Father says Marine vet was walking away from confrontation when he was pushed into moving CTA train and was killed
Al Balde, left, father of Mamadou Balde, and Mamadou’s sister, Fatoumata, talk to reporters outside the Cook County medical examiner’s office, on April 8, 2020. Mamadou was push onto the Red Line tracks and killed Tuesday evening.(Abel Uribe / Chicago Tribune)
Mamadou Balde grew up tough. He lost his mother to cholera when he was 3, moved from West Africa when he was 9, joined the Marines when he was 18 and served two tours in Afghanistan.
Tuesday evening, he was waiting for a train at the Jackson Red Line stop when three men started arguing with him, according to Chicago police. Surveillance video apparently shows him walking away from the confrontation when one of the three ran up and pushed him off the platform and into a moving train, killing him. He was 29.
“He didn’t want to fight,’’ his father Al Balde said he was told by officers who saw the video. “Yes, I am mad, that is correct. … This guy gave his life for his country and three people throw him on the train.’’
Chicago police say Mamadou Balde fell between two cars of a train that was pulling away from the station and was dragged to his death about 5 p.m. Police have identified three people of interest, and at least one of them has been involved in crimes in the Chicago downtown area, according to a law enforcement source. No arrests have been reported.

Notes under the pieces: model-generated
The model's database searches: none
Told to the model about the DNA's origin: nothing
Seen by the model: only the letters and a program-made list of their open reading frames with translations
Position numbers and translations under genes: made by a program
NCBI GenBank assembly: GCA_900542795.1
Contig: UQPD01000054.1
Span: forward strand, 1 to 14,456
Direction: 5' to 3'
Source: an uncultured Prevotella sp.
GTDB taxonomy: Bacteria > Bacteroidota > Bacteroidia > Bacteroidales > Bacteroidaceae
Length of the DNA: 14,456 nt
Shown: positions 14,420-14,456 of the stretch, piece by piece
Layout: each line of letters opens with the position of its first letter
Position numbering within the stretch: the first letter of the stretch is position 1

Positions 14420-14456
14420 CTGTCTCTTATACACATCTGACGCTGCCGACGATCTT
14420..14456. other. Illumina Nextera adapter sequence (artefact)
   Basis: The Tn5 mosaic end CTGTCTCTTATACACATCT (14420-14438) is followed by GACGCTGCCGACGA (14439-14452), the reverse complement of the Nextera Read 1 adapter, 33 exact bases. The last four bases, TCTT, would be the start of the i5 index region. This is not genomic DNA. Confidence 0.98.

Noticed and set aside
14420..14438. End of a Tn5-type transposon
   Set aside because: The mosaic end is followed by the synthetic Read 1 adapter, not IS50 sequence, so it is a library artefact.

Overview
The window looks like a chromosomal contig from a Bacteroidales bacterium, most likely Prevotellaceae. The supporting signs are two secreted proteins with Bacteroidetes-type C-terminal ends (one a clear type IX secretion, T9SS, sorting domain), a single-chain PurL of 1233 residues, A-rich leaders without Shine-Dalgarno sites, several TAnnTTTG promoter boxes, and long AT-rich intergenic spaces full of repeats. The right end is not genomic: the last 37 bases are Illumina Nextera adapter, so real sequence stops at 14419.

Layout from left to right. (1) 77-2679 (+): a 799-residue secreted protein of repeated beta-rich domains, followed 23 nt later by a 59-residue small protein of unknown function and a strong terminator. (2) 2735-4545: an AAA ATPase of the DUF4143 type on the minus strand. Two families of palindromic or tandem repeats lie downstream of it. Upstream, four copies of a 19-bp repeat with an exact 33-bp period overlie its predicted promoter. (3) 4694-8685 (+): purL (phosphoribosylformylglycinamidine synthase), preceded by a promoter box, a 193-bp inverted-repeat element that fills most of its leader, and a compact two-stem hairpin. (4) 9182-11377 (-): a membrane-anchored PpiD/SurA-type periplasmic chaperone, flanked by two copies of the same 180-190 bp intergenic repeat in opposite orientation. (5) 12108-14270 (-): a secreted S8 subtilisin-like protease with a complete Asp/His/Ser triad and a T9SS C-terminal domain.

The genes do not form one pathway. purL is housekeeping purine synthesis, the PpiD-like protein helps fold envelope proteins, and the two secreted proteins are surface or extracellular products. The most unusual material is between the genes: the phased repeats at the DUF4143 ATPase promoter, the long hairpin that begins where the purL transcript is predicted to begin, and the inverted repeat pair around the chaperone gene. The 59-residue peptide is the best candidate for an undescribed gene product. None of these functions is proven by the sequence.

Fatoumata Balde holds a cellphone image of her brother Mamadou Balde in the Marines on April 8, 2020. Mamadou Balde was push onto the Red Line tracks and killed. (Abel Uribe / Chicago Tribune)
The Jackson platform and an adjoining commuter tunnel have been the scene of several violent attacks recently, including a fatal shooting and a stabbing earlier this year. The increase in violence led to an increased police presence at CTA stations.
The attack was among eight homicides recorded in Chicago Tuesday, the deadliest violence the city has seen in a single day for nearly two years.
The second youngest of four children, Mamadou Balde attended Armstrong Elementary School and went to Lane Tech High School, where he graduated in 2008. “He liked it here,’’ said his father, who drove a cab on the North Side after moving his family from the Republic of Guinea. “He was very smart.’’
He joined the Marines as soon as he got out of high school. He was dispatched to Afghanistan, where he served as an infantryman. After a year, he returned to Chicago to spend a few months with his family before being sent back a second time.
“He told me that they (Marines) made him a man,’’ Al Balde said. “He never called me sir, and when he came back home he called me sir.’’
After his second tour ended in 2015, Mamadou Balde struggled with PTSD, his father said. “It was crazy over there,’’ he said. “He told me a lot. He told me things had haunted him.
Source: Chicago Tribune)